Grant Bage is also interested in the impact of positioning on understanding. His article focuses on the question, what does research-rich and informed teaching mean in higher education? Interested in how others have approached this question, Grant seeks to understand the position of current authors and to build on their work. His investigation leads him to offer a ‘map of the terrain’, together with research questions to support its further exploration.

Jeanette Denton and Brenton Legarda, from Chancellors School in Hatfield, have chosen to focus their study on the impact of a combination of curriculum change and parental involvement on students’ response to and attainment in mathematics. Their willingness to challenge accepted practice and to investigate how things might be differently understood has led to significant changes in practice and in levels of student learning.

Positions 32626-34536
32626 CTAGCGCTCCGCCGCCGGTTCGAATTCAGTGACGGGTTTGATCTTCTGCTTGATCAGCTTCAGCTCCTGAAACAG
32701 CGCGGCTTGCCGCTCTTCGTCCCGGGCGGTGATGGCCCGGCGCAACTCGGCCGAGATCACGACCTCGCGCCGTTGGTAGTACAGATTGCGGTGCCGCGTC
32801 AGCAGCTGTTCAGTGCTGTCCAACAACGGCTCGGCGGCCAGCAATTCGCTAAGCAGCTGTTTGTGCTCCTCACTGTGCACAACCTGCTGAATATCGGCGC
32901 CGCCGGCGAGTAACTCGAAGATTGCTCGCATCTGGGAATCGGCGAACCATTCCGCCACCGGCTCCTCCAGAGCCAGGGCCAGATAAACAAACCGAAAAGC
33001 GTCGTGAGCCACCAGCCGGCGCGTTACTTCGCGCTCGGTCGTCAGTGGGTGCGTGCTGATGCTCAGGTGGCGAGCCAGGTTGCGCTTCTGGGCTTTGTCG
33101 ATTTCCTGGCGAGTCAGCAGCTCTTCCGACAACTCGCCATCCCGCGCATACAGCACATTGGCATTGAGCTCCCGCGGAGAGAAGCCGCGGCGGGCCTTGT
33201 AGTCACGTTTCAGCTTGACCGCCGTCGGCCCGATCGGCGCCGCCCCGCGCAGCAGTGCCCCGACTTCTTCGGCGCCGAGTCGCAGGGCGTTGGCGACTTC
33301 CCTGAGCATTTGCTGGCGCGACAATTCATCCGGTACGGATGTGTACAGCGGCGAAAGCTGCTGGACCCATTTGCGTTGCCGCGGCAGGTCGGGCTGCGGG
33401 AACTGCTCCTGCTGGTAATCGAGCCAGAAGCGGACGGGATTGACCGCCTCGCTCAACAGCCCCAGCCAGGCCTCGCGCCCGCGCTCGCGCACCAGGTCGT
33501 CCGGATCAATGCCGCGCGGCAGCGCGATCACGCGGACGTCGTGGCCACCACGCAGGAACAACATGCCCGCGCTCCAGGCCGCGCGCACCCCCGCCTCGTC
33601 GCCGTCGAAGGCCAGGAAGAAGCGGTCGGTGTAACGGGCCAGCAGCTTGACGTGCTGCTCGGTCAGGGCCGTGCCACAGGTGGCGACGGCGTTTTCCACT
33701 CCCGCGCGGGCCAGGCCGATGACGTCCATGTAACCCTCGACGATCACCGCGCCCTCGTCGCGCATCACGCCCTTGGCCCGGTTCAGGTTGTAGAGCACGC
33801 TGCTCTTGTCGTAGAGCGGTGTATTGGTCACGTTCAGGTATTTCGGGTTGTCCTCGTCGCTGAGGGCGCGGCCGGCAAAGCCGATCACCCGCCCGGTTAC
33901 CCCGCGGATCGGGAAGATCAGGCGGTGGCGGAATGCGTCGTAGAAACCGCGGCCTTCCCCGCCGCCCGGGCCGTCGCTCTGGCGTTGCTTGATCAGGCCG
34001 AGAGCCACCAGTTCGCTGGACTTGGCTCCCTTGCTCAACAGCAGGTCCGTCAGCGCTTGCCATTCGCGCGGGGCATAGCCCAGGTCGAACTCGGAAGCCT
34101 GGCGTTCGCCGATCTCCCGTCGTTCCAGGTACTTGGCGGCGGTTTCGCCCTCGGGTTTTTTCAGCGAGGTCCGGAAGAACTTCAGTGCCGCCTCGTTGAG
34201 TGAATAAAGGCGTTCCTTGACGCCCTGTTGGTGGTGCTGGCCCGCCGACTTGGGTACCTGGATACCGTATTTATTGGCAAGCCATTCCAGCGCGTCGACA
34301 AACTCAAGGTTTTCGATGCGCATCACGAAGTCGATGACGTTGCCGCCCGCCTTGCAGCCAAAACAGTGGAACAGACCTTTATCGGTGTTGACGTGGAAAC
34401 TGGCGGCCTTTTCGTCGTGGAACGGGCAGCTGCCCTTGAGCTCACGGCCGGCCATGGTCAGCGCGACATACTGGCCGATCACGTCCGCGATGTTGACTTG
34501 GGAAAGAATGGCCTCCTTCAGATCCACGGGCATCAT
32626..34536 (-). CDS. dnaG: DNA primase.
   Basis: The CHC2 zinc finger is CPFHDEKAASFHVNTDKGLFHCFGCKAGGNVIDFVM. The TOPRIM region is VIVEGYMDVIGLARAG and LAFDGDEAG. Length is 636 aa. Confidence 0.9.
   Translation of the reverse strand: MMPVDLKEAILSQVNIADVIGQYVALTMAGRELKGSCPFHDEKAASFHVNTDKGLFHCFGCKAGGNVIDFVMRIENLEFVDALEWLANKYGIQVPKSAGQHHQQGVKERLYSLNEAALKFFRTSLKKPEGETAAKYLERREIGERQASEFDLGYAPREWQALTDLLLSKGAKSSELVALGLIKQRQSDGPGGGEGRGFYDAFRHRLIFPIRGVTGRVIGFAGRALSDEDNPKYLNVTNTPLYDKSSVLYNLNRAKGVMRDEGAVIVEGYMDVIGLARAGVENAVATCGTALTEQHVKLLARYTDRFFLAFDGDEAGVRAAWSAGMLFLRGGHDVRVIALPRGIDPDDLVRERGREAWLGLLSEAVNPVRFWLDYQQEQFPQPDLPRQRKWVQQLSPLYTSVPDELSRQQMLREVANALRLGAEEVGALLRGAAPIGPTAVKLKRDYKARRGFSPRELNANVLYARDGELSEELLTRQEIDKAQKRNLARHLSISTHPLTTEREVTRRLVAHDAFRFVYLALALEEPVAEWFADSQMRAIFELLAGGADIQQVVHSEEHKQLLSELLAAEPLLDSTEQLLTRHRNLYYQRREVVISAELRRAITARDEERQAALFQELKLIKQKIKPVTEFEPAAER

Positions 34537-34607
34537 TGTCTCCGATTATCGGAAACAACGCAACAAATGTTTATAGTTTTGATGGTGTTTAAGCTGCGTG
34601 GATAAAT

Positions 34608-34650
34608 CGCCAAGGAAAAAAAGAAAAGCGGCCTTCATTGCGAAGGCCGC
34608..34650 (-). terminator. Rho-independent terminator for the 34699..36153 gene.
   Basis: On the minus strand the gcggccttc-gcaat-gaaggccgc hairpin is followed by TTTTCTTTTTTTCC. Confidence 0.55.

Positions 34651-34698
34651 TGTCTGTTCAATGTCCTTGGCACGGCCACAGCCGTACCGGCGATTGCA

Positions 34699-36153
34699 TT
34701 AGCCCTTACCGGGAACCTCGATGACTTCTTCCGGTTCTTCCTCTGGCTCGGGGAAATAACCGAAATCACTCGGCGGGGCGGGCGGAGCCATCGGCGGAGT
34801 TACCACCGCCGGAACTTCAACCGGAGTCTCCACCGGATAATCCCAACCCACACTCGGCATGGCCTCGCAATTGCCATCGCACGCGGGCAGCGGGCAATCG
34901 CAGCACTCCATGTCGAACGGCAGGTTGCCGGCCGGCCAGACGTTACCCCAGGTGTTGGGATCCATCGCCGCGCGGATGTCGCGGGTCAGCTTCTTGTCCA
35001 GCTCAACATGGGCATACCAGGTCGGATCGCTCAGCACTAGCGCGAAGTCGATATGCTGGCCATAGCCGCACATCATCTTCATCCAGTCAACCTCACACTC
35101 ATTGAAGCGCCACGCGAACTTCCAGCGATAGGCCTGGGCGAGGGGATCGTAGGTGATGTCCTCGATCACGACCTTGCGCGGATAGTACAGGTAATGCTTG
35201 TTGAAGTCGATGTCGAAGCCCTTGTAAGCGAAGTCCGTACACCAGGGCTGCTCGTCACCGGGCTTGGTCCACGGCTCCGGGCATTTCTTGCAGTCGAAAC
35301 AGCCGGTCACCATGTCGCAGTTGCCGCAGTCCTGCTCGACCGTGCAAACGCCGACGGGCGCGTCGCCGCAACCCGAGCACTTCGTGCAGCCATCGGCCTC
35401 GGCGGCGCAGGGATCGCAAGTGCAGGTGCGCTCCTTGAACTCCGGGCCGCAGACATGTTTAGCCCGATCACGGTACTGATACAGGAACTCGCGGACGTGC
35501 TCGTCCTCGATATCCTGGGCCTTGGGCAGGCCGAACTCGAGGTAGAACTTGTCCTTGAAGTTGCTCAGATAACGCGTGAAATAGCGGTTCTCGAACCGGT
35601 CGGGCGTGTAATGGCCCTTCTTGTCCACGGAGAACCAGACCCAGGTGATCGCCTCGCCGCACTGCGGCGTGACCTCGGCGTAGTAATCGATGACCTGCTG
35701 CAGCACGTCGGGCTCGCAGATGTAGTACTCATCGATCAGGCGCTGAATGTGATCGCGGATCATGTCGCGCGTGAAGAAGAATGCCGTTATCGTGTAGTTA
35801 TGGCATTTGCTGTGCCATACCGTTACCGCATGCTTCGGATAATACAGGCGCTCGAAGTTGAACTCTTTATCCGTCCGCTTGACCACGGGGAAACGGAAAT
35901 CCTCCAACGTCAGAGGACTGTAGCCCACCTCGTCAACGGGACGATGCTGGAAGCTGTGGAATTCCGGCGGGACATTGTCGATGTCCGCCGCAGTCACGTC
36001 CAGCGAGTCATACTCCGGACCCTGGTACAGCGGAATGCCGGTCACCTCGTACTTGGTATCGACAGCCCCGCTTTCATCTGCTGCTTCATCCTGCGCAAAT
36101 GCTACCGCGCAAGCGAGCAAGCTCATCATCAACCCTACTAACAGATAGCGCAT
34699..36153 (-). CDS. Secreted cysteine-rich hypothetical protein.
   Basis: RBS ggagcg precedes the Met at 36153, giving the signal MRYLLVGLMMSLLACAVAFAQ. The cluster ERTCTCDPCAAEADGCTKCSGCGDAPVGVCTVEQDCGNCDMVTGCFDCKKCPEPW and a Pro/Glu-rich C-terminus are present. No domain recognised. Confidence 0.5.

In her article, Kim Goode reports on research which set out to explore how developing emotional and spiritual intelligence through the affective domain reduces the fear felt by new student nurses when caring for dying people and their families. Findings showed that, as well as early preparation for death experiences and awareness of cultural aspects of death, students require strong home support and effective mentoring in placements in order to deal with the challenges which their new professional positioning brings.